Planning by public authorities was first used as a tool for improving the health of the working population in the Victorian era due to epidemics,cramped housing habitation and water contamination.
Sir Edwin Chadwick's report 'The Sanitary Conditions of the Labouring Population', published in 1842, sparked a raft of legislation aimed at improving living conditions.
The Victorians reasoned that improved health for the workers would enable them to work harder and reduce the cost of supporting an unhealthy population.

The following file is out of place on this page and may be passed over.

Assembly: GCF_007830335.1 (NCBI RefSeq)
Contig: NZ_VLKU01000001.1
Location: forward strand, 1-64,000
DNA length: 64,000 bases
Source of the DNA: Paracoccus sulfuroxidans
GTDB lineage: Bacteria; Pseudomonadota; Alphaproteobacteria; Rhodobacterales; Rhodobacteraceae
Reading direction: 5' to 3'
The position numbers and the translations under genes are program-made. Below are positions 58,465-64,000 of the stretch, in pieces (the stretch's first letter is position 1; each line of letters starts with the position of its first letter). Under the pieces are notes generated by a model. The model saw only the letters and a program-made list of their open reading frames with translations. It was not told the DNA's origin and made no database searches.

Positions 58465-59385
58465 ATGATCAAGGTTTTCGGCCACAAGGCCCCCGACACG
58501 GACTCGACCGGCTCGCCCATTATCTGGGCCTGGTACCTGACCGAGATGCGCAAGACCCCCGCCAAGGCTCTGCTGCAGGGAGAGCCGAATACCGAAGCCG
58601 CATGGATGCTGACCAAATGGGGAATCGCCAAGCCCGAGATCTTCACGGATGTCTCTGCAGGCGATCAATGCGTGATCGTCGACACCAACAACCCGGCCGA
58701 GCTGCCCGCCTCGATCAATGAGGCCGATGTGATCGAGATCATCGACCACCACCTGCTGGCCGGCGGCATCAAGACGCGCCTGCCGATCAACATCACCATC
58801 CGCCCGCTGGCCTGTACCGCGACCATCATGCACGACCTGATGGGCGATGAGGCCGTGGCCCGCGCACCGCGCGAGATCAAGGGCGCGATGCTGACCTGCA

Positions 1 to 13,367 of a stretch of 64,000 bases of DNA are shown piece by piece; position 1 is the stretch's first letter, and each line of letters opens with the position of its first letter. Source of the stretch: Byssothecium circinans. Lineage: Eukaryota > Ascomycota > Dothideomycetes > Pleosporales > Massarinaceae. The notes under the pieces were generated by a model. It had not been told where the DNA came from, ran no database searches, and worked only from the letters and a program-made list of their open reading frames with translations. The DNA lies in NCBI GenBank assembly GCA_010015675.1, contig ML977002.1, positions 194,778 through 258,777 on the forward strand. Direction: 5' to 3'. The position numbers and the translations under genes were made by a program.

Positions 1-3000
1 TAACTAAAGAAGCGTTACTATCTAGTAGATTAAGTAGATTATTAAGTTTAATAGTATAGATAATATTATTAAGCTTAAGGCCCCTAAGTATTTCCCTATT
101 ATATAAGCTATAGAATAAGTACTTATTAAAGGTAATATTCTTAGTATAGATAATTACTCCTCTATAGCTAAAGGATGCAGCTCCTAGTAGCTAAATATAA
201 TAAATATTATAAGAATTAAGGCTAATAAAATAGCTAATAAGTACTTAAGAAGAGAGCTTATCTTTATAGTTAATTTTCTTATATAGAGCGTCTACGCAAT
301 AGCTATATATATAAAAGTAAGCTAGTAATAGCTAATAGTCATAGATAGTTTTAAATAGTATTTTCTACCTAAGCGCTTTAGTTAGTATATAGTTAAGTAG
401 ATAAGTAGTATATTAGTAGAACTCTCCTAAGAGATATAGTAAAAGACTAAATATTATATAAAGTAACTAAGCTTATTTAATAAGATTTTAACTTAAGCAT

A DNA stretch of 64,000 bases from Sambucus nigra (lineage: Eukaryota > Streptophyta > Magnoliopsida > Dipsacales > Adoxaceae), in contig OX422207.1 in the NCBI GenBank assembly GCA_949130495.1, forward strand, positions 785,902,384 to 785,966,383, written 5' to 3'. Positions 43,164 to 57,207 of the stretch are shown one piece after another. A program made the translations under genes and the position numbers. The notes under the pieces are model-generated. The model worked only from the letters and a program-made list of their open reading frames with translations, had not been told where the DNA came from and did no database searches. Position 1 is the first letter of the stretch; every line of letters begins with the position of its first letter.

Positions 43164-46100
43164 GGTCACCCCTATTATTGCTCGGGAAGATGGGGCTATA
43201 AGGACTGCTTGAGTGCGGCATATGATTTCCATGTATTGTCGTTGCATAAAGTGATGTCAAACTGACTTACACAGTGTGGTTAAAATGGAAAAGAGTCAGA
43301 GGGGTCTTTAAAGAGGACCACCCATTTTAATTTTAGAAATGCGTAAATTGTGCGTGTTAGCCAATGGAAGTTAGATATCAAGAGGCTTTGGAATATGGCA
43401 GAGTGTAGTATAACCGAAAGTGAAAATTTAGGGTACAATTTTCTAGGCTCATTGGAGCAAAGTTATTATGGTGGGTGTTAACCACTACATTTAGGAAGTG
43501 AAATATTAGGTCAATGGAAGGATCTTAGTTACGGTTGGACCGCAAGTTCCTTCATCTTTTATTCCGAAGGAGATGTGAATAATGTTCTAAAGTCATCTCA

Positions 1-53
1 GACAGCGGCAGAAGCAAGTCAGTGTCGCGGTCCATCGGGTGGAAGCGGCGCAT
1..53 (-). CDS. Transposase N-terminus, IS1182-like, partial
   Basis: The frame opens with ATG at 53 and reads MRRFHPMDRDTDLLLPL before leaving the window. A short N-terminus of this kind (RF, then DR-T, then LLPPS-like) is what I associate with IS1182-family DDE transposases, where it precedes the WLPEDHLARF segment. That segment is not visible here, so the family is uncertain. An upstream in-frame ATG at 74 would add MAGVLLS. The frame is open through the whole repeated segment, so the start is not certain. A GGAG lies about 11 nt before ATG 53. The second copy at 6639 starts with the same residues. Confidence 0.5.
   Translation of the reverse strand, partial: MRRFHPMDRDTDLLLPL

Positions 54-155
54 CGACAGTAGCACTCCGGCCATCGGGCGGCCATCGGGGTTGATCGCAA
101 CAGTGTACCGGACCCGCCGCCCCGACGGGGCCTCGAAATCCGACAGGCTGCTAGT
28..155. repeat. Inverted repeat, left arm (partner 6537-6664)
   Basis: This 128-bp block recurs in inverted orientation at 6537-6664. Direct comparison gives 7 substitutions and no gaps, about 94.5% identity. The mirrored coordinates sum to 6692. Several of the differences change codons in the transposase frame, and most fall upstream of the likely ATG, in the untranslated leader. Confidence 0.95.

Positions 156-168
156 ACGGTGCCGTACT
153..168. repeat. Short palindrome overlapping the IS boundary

Gradually local authorities took responsibility for providing clean water, and the removal of sewage and refuse.
New and rebuilt housing was required to have adequate drainage, toilet facilities and an ash pit, and builders had to submit details of these provisions to the local authority before they started work.
By 1875, acts of Parliament had been passed to tackle the problem of overcrowded housing.